Sunday, March 23, 2008


New interest seems to have been aroused by the 40th anniversary, though I don't remember anything much for its 20th or 30th. I was only a teenager at the time and never really understood much about what was happening in London, Paris and Prague. I remember seeing violence on the tv, though it was, of course, skewed coverage; wicked students attacking poor innocent coppers. Plus ca change.
The most important aspect of it was probably the emergence of the New Left. Stalinism had long lost it's appeal for anyone outside the USSR's nomenklatura with Kruschev's revelations and the crushing of the Hungarian uprising. Still this made little impact on the reporting of the time, as Tariq Ali's article shows, branding the demonstrators as "agents of Moscow". Dinosaurs then, dinosaurs now. They probably hadn't moved on since the Zinoviev letter.
What also seems so interesting is the crossing of two different strands of thought within popular culture - hippy peace and love against leftist revolution. This also reflects in a couple of songs of the time, the beatles's soppy "Revolution" against the Stones's inspirational "Street Fighting Man". Skin deep in retrospect as Lennon turned out to be much more the revolutionary as "Power to the People" and "Working Class Hero" attest, compared to the Stones's new aristocracy lifestyle. But they were hardly unique in that respect, we were left with a legacy of Hippy Capitalism.
The 2 strands had fallen apart by the time I left school and the longhair culture had moved much much to the insipid West Coast stuff; I'm thinking Crosby Stills & Nash here (I'll let Neil Young off for his excellent song "Ohio" at minimum). As the Young Trotskyite it left me somewhat alienated, I didn't fit in the hippy (or rather "freak" thing as it became known in the uk) and the other alternative, skinheadism was way too right wing for me, though latter-day fans, too young to have known the real thing, might deny that.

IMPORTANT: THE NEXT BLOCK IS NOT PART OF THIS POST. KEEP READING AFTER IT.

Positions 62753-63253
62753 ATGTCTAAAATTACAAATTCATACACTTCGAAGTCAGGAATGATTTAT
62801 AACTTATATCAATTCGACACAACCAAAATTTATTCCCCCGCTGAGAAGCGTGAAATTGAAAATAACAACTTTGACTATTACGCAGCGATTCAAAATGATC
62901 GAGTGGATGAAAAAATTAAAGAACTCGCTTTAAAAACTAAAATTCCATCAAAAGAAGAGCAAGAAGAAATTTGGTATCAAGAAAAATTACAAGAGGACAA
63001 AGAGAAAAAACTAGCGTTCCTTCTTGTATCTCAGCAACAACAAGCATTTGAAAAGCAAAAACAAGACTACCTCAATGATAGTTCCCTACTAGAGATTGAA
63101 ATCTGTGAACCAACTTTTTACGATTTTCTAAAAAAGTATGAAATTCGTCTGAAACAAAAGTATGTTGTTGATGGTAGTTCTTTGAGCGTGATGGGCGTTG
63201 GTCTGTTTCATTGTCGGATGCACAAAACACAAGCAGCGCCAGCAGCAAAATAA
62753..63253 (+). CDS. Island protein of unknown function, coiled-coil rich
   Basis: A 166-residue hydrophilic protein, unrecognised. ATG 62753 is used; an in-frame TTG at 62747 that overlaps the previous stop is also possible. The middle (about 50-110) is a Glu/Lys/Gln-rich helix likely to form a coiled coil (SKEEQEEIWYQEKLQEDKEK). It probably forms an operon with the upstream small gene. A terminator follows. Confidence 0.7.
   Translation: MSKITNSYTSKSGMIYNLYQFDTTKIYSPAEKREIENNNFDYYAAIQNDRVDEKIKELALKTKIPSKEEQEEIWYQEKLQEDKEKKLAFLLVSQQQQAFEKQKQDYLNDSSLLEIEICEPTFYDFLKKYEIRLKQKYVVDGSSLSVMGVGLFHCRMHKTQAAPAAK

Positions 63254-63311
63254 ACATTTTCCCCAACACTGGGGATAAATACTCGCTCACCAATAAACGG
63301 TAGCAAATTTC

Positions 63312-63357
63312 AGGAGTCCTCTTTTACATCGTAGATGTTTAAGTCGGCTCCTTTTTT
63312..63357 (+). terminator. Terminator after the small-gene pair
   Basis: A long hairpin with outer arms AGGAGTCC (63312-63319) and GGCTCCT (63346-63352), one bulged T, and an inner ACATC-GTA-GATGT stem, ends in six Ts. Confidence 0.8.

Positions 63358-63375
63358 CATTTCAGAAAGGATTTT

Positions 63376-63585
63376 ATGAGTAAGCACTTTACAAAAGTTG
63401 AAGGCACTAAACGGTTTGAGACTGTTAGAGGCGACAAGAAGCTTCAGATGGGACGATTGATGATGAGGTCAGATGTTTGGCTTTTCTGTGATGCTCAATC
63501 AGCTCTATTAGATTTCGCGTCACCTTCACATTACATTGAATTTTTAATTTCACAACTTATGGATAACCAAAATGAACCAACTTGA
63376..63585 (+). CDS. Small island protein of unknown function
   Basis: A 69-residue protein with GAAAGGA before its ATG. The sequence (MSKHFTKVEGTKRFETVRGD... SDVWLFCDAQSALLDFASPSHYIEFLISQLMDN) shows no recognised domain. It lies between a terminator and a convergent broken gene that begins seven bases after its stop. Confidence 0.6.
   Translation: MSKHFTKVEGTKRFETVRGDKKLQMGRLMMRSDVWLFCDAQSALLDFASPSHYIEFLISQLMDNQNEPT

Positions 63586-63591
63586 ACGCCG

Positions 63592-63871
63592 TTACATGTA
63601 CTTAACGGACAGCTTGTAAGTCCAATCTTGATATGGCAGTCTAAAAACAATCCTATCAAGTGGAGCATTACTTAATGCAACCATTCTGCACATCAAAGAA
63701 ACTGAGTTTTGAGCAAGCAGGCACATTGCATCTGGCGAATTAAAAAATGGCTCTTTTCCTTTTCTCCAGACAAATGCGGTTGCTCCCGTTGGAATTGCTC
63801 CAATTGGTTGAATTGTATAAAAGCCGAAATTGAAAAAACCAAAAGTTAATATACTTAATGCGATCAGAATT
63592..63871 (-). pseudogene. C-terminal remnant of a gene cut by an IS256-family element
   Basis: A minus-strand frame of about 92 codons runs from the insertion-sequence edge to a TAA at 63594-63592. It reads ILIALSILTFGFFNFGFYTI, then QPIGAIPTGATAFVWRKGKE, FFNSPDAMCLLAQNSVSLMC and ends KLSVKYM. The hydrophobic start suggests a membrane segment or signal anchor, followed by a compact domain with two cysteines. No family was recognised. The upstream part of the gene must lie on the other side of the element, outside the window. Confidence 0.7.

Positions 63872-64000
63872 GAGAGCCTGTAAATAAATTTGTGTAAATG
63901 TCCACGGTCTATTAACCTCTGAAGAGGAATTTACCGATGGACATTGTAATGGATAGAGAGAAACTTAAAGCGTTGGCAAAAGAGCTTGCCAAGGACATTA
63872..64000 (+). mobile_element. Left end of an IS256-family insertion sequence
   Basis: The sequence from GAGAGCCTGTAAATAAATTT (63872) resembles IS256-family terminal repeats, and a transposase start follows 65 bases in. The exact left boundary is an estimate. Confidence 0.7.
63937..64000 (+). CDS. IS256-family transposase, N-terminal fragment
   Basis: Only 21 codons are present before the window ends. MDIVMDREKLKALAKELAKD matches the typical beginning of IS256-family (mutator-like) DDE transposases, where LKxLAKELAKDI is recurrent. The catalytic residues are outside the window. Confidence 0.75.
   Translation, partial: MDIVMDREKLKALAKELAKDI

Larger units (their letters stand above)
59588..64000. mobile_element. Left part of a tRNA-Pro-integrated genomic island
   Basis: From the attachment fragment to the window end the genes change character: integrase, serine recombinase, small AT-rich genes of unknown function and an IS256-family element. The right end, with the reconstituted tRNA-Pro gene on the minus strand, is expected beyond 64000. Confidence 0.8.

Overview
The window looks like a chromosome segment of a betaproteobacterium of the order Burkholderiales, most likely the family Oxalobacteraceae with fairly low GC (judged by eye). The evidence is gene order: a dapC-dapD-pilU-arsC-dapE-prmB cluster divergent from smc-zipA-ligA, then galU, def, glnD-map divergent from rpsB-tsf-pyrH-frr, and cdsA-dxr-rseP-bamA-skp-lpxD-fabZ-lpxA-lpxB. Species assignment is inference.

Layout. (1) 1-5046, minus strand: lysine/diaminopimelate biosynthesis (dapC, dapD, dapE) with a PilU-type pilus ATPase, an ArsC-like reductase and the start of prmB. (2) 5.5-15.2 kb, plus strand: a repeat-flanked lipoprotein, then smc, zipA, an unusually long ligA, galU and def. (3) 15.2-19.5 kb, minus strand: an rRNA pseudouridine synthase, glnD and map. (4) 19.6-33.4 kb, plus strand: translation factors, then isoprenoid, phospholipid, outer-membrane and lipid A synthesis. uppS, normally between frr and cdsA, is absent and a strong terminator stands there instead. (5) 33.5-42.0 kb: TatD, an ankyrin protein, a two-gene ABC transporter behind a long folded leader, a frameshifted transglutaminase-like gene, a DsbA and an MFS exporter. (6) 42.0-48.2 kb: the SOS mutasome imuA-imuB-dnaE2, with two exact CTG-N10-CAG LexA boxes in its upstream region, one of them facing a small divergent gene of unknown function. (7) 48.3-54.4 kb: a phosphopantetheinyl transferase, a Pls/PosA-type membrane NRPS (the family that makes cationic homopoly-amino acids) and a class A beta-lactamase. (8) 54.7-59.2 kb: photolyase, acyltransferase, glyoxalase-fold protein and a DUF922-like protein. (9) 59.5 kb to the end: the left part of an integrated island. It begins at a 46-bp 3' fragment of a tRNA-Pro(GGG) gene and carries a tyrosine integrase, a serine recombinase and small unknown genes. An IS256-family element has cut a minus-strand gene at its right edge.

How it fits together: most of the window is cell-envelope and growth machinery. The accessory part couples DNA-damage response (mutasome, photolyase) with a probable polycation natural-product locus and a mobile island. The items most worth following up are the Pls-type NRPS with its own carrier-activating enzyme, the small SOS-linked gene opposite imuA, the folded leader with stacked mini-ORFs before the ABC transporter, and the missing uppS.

One of the most charming things of the 60s would have to be Thatcherite hatred of it, not just Norman Tebbit's vilification but the right's general blame of everything that's gone wrong on the period's permissiveness. This nonsense is still being put about after 18 years of Conservative rule and 7 of its clone, New Labour. While most such quotes seem plain silly, Nicholas Sarkozy's is just bizarre.

"May 1968 imposed intellectual and moral relaivism on us all," Sarkozy declared. "The heirs of May '68 imposed the idea that there was no longer any difference between good and evil, truth and falsehood, beauty and ugliness. The heritage of May 1968 introduced cynicism into society and politics."

He even blamed the legacy of May '68 for greedy and seedy business practices. The May '68 attack on ethical standards helped to "weaken the morality of capitalism, to prepare the ground for the unscrupulous capitalism of golden parachutes for rogue bosses". So the 60s generation is held responsible for Enron, Conrad Black, the subprime mortgage crisis, Northern Rock, corrupt politicians, deregulation, the dictatorship of the "free market", a culture strangled by brazen opportunism.

They might also reflect on how so much of today's "intellectual property", one of the west's few sources of income now manufacturing has fled was created then, and how the counter-culture has fuelled the new digital economy.



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